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Research ArticleDOI Number : 10.36811/ijcgh.2021.110010Article Views : 50Article Downloads : 42

Reduction in ERCP volume for Acute Cholangitis and other Indications during COVID-19 Pandemic

Swathi Paleti MD, Zain A. Sobani MD and Tarun Rustagi MD*

Division of Gastroenterology and Hepatology, Department of Internal, Medicine, University of New Mexico, NM, USA

*Corresponding Author: Tarun Rustagi MD, Division of Gastroenterology and Hepatology, Department of Internal Medicine, University of New Mexico, MSC10 5550, 1 University of New Mexico, Albuquerque NM 87131, Tel: +1-860-221-4034; Fax: +1- 505-272-9751; Email: [email protected] 

Article Information

Aritcle Type: Research Article

Citation: Swathi Paleti, Zain A. Sobani, Tarun Rustagi. 2021. Reduction in ERCP volume for Acute Cholangitis and other Indications during COVID-19 Pandemic. Int J Clin Gastro Hepato. 3: 01-04.

Copyright: This is an open-access article distributed under the terms of the Creative Commons Attribution License, which permits unrestricted use, distribution, and reproduction in any medium, provided the original author and source are credited. Copyright © 2021; Swathi Paleti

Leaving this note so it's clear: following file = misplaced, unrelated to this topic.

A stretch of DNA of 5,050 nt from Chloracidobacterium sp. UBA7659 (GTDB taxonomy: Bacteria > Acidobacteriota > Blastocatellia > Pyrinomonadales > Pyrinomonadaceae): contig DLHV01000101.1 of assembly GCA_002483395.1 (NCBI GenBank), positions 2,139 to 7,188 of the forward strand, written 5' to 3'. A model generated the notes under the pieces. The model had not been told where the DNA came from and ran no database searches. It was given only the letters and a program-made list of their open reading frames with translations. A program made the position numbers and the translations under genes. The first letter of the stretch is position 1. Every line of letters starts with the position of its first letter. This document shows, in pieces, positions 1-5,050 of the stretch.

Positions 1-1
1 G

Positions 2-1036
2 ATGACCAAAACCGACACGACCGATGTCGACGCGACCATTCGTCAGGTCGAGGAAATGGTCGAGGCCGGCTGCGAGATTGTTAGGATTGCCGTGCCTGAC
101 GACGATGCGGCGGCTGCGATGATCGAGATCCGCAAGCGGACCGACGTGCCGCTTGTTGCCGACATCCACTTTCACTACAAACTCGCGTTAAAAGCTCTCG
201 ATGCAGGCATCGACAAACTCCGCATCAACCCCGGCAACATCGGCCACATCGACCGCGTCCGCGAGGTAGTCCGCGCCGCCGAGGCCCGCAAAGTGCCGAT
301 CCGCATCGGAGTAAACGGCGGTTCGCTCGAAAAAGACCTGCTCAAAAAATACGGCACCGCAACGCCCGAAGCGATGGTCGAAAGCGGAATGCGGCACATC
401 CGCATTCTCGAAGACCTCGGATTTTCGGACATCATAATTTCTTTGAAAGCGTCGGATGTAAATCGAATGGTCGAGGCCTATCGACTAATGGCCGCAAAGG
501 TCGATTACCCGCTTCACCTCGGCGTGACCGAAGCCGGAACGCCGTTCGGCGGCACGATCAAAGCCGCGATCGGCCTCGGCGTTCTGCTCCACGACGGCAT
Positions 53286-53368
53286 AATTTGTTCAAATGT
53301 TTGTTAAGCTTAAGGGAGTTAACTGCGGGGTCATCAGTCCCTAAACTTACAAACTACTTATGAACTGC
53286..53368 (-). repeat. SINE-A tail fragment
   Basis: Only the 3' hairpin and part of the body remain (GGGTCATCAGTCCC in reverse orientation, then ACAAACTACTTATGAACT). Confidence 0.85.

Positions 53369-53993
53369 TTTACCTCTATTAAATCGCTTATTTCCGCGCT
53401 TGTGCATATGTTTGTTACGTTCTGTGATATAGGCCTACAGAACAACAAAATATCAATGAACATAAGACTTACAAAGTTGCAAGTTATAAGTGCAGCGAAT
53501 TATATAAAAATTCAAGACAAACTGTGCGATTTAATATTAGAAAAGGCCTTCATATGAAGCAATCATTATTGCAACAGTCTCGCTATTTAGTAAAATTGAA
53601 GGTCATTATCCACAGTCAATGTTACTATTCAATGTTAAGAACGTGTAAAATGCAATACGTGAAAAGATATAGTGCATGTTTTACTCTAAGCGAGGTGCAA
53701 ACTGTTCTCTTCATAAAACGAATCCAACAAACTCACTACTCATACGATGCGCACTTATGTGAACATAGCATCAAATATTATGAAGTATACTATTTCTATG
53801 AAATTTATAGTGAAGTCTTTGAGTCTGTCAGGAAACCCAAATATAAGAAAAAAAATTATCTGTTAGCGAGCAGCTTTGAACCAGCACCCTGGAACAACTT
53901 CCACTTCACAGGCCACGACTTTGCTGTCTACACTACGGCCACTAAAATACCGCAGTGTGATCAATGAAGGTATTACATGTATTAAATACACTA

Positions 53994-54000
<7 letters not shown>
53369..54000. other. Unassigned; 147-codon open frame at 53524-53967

Publication history:

Received date: 21 December, 2020
Accepted date: 08 January, 2021
Published date: 11 January, 2021

Abstract

Introduction: The COVID-19 pandemic continues to significantly impact healthcare with Joint Gastrointestinal Societies recommending rescheduling elective and non-urgent endoscopic procedures. The aim of our study was to evaluate the trend of acute cholangitis requiring emergent ERCP and overall ERCP practice in the setting of the COVID 19 pandemic.

Methods: A retrospective review of all ERCPs performed at our institution was performed during the study period (3/16/2020 to 4/15/2020) along with the preceding 2 months (1/1/2020 to 2/29/2020) and similar time period from the last 2 years (3/16/2019 to 4/15/2019 and 3/16/2018 to 4/15/2018) for comparison to account for any seasonal variation.

Results: A reduction was noted in absolute number and proportion of ERCPs performed for acute cholangitis during the study period compared to preceding months (2 [6.45%] vs. average 10.5 [15.05%] cases/month; 81% reduction). We also found reduction in overall number of both inpatient and outpatient ERCPs during the study period (31 ERCPs/month to average 70 ERCPs/month; 55% reduction in ERCP volume).

Conclusions: There was a reduction in the overall ERCP volume and number of ERCPs performed for acute cholangitis during the COVID-19 pandemic. Further larger studies are needed to validate this data and investigate its causes.

Keywords: ERCP; COVID-19; SARS-2-Cov; Pandemic; Acute cholangitis; Trend; Biliary

Introduction